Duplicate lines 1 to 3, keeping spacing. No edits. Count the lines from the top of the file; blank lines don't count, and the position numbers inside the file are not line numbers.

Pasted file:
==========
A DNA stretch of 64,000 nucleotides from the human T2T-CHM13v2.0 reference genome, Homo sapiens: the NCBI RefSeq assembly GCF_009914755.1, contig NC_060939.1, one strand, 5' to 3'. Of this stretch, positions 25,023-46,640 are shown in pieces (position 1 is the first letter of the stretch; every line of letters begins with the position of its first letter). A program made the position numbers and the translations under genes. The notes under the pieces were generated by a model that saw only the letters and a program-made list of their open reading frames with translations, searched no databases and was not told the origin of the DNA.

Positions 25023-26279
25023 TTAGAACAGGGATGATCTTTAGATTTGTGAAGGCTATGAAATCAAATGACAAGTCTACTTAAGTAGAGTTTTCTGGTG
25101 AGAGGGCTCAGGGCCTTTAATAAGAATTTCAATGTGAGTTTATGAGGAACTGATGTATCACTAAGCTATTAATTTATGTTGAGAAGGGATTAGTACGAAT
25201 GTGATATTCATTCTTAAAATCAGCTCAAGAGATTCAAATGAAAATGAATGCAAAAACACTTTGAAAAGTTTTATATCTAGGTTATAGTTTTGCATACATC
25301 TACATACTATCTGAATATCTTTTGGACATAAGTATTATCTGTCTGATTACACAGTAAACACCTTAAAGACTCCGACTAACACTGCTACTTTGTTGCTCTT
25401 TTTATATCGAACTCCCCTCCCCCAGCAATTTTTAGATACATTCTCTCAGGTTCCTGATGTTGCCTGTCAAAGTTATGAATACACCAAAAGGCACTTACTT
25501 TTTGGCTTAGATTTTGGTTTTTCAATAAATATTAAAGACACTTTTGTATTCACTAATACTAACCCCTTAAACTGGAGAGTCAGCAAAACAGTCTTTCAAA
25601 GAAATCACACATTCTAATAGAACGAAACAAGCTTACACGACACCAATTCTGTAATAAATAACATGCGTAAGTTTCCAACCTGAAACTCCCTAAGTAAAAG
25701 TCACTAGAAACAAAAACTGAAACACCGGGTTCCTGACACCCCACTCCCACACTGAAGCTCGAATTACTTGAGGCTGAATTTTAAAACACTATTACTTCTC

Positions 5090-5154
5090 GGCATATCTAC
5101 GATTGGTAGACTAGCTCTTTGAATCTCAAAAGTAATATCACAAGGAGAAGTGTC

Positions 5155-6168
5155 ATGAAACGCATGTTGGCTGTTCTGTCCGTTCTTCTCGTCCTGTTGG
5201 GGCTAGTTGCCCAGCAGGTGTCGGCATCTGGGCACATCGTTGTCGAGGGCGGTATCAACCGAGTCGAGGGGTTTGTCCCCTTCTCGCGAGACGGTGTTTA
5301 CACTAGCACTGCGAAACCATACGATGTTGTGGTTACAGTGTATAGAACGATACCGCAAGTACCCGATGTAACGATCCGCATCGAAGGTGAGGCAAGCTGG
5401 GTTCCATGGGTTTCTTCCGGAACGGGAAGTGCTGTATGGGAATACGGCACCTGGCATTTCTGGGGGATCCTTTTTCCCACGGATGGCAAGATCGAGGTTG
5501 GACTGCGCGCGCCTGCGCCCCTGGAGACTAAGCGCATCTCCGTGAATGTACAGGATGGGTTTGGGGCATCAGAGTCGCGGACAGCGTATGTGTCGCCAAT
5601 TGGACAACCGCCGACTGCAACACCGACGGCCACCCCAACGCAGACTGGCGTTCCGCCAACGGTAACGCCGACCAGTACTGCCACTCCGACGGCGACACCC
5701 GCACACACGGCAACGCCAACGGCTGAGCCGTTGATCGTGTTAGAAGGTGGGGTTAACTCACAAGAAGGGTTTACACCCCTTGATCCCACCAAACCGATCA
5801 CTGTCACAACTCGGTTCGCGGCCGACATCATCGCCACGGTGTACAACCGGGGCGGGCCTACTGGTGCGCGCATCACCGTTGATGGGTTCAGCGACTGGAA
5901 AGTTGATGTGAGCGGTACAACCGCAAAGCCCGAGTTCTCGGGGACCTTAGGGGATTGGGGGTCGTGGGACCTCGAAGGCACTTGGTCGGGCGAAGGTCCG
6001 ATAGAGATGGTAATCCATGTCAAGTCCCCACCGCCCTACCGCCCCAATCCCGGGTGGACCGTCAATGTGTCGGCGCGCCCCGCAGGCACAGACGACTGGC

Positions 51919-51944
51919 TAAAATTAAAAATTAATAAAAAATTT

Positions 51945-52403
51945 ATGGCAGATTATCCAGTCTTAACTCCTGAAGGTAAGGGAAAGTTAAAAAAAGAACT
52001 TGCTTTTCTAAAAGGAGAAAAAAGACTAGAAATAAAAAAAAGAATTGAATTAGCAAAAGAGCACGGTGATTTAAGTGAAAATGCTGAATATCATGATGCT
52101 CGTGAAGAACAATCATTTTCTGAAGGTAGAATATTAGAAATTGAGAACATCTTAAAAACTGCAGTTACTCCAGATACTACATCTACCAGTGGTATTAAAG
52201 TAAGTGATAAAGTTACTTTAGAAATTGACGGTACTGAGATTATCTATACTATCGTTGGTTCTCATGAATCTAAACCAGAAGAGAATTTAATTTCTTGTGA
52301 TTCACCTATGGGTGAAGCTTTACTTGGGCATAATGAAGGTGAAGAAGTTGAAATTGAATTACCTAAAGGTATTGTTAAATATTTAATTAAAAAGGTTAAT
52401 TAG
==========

A DNA stretch of 64,000 nucleotides from the human T2T-CHM13v2.0 reference genome, Homo sapiens: the NCBI RefSeq assembly GCF_009914755.1, contig NC_060939.1, one strand, 5' to 3'. Of this stretch, positions 25,023-46,640 are shown in pieces (position 1 is the first letter of the stretch; every line of letters begins with the position of its first letter). A program made the position numbers and the translations under genes. The notes under the pieces were generated by a model that saw only the letters and a program-made list of their open reading frames with translations, searched no databases and was not told the origin of the DNA.

Positions 25023-26279
25023 TTAGAACAGGGATGATCTTTAGATTTGTGAAGGCTATGAAATCAAATGACAAGTCTACTTAAGTAGAGTTTTCTGGTG